Following our previous post about the winner of the Peter Tranchell Foundation Composition Prize we are now pleased to make available the second placed and Highly Commended piece: Lift up your heads, by Liam Condon.
The free score is available below.
Liam provided an account of his use of the competition brief:
This piece has been inspired by Peter Tranchell’s ‘People Look East’. His piece is energetic with a lively and intricate organ part, while also reflecting the chosen words effectively, and I have therefore attempted to do this in my composition.
The text, ‘Lift up your heads’, is taken from Psalm 24 and proclaims that the King of Glory will come. The piece starts with an unstable introduction before the statement of the ‘Lift up your heads’. This idea is at first treated antiphonally, before being layered between vocal parts to create a busy sound, almost as if it is a crowd of people calling to each other. The King of Glory who ‘shall come in’ is good news, and therefore, after a modulation to a major key, the choir sings homophonically above a rippling organ accompaniment.
In bar 29, the music is more reflective. During the season of Advent, there is a sense of mystery about who the ‘King of Glory’ will be. The irregular feel of the 7/8 time signature and the unusual organ chords reflect this. The music starts to accelerate as the excitement builds.
The opening idea of layering motifs in the choral parts returns in bar 38, but this time the tenors and basses are ‘fighting’ against the sopranos and altos in a war of words. The lower voices sing ‘the Lord strong and mighty’ whereas the upper voices sing ‘the Lord mighty in battle’. The layering of these ideas creates a sense of havoc and reflects the unsettled nature of the Advent season. This section concludes with a boisterous statement of ‘Lift up your heads’ in all parts.
The rippling organ accompaniment returns for the next phrase, which helps to provide the excitement for the King of Glory. ‘Who is this King of Glory’ returns, and this time it is reinforced by repetition. A soprano soloist soars above the rest of the choir, and the musical idea is transposed down for every two repetitions. The excitement grows towards the final section, which reuses the layering idea.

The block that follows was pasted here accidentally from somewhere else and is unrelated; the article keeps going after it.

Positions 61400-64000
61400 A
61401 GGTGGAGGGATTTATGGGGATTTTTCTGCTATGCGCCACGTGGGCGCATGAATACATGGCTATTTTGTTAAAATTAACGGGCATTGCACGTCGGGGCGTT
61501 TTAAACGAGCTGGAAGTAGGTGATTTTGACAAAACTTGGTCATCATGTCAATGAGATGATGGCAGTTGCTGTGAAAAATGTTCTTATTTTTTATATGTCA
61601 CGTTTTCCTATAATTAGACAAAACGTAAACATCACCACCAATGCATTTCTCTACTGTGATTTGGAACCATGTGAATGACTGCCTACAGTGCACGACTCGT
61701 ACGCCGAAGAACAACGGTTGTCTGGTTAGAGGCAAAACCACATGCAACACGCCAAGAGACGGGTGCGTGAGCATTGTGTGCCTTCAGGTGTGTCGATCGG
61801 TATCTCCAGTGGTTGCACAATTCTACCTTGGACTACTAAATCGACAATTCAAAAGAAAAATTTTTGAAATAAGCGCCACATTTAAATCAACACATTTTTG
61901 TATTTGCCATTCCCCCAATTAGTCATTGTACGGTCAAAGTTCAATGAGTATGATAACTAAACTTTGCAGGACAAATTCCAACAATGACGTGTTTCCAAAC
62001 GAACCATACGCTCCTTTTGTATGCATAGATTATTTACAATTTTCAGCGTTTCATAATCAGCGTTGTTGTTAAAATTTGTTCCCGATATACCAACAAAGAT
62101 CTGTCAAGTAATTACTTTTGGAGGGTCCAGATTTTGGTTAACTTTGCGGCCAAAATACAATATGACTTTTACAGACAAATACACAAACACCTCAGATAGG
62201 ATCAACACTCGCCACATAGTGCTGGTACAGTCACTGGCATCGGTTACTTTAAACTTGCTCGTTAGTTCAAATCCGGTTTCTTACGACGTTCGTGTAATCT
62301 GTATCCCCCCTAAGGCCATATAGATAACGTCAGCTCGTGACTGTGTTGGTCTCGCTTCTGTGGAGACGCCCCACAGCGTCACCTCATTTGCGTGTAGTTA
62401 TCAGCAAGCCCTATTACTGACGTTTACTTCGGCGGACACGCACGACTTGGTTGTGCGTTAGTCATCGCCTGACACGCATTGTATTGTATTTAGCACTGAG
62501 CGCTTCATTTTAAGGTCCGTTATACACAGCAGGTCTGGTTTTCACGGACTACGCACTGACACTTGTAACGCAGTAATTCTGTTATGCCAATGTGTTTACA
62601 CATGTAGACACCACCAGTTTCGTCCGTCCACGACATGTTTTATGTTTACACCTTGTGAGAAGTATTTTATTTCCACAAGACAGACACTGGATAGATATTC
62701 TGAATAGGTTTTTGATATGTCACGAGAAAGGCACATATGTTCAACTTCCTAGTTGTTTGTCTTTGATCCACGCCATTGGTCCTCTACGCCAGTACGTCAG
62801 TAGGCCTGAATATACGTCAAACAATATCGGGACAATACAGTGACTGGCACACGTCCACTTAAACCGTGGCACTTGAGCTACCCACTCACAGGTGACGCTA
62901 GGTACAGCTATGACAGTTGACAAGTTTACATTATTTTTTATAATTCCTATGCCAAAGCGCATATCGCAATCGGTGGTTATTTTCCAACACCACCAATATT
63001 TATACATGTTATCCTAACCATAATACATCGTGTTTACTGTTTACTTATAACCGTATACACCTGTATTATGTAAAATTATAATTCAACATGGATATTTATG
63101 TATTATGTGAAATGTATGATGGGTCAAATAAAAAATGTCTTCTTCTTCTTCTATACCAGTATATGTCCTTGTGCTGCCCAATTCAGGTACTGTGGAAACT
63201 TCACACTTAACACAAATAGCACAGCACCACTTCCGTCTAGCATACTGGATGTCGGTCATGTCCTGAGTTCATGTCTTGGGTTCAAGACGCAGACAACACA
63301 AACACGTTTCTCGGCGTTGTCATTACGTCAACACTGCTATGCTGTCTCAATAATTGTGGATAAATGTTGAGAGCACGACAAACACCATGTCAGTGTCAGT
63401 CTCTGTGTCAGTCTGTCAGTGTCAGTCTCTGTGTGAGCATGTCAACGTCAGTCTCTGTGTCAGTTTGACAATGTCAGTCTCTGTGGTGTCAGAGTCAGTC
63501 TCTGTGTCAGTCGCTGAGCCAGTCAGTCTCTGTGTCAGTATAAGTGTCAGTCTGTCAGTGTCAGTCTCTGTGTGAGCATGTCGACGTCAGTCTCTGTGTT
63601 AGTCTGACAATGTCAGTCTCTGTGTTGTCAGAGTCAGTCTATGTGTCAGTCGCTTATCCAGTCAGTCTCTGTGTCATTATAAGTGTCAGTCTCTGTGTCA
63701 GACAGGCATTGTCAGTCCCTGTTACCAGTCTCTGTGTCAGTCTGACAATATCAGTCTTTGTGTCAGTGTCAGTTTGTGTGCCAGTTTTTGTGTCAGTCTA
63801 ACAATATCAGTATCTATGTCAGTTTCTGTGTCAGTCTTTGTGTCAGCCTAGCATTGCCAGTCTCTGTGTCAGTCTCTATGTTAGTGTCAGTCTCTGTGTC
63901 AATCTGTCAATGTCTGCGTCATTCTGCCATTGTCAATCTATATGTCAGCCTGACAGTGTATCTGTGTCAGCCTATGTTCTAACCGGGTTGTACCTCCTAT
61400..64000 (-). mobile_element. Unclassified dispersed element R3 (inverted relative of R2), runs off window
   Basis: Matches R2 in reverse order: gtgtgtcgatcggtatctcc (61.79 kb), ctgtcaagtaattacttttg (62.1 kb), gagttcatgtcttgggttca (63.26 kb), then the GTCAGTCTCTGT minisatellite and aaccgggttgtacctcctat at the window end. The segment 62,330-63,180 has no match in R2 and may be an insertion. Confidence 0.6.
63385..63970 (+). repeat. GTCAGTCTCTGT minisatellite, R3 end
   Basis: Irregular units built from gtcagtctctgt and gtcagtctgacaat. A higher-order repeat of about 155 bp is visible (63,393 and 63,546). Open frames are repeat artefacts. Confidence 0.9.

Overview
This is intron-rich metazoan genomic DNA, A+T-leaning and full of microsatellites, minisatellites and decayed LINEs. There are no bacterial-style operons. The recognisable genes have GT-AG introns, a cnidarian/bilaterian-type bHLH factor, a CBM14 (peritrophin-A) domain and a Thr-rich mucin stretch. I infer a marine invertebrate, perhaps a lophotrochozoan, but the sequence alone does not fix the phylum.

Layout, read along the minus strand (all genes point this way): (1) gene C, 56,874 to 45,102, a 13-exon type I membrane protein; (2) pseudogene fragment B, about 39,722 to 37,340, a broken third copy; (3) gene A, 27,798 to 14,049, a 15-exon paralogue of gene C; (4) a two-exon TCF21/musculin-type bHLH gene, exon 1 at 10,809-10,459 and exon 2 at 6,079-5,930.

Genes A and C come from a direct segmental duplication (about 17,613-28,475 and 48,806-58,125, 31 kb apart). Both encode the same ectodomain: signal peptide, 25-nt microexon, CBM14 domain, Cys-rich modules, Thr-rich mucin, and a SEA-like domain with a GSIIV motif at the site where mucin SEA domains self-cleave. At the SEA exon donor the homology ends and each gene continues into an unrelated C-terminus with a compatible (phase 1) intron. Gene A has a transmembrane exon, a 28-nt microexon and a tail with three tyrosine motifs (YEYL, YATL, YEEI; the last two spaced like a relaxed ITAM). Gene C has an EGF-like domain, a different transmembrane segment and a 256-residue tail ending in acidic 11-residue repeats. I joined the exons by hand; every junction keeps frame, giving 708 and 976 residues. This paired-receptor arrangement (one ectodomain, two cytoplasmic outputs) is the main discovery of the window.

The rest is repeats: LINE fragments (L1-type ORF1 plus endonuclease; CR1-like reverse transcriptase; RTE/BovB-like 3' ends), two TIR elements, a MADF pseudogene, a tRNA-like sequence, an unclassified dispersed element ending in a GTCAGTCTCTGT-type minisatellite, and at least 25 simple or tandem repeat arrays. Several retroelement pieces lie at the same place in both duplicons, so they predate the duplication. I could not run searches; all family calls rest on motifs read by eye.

I have used Tranchell’s piece as an inspiration for my music. Firstly, the opening motif ‘Lift up your heads’, was based on the overall shape of the opening phrase of Tranchell’s piece. Secondly, I was inspired by the way that Tranchell used cross-rhythms and changes of metre. In my piece, I have often changed time signature and have occasionally changed the way in which the bars are subdivided, such as treating a 6/8 bar as a 3/4 bar. Thirdly, I think the overall quirky character of Tranchell’s composition is something I have attempted to embrace in my music. The organ accompaniment is characterised by percussive stab chords on a trumpet stop and I have also asked for unusual stop combinations in places, such as the interjections from bar 69. The sudden unprepared modulations, and the boisterous style of writing for voices contribute to the unusual nature of the piece.
About Liam Condon
Liam Condon BMus FRCO PGCE is an Organist, Choral Director and Animateur, and Music Teacher. Liam currently holds roles with Warwick School, Lichfield Cathedral Musicshare, Warwickshire Sings and Coventry Music Hub, as well as being the accompanist for Lichfield Cathedral Chorus and Musical Director for the Lichfield Palace Singers. His previous role was Acting Assistant Director of Music at Coventry Cathedral where he accompanied the Cathedral Choir. Liam was Organ Scholar at Lichfield Cathedral from 2019 to 2021. Liam subsequently completed his teacher training, during which he was given the title of Honorary Assistant Organist at the Cathedral. Liam has played in many venues around the country and has recently deputised at venues such as Derby Cathedral and St Chad’s Church, Shrewsbury, as well as accompanying visiting choirs at Southwell Minster, Ripon Cathedral and Lincoln Cathedral.
Liam enjoys composition and won third prize in the 2021 York Minster Grand Organ competition, senior category, for his Advent composition Veni ad Salvandum nos, which he premiered after a eucharist at Lichfield Cathedral. He has composed choral music, including his Lichfield Musicshare Service for upper voices, and If ye love me, which was premiered in June 2022. Liam was awarded an Associate of the Royal College of Organists diploma in January 2021 after having studied for the qualification during coronavirus lockdowns. He is now a Fellow of the Royal College of Organists, and completed this diploma in July 2023.
Liam graduated from Royal Holloway, University of London, in 2019, where he was Organ Scholar under the tuition of Rupert Gough. He was accompanist to the Chapel Choir of Royal Holloway, playing live on BBC Radio 3 and 4 as well as touring with the choir to various destinations in Europe and North America. He has accompanied works on two CD’s recorded by Royal Holloway – The Hours, and Messe Da Pacem. Alongside his degree, Liam was Director of Music at St Michael and St Mary Magdalene Church in Bracknell.
To encourage widespread performance of the work, we are making the score freely available - Lift up your heads, by Liam Condon (or click on the image below).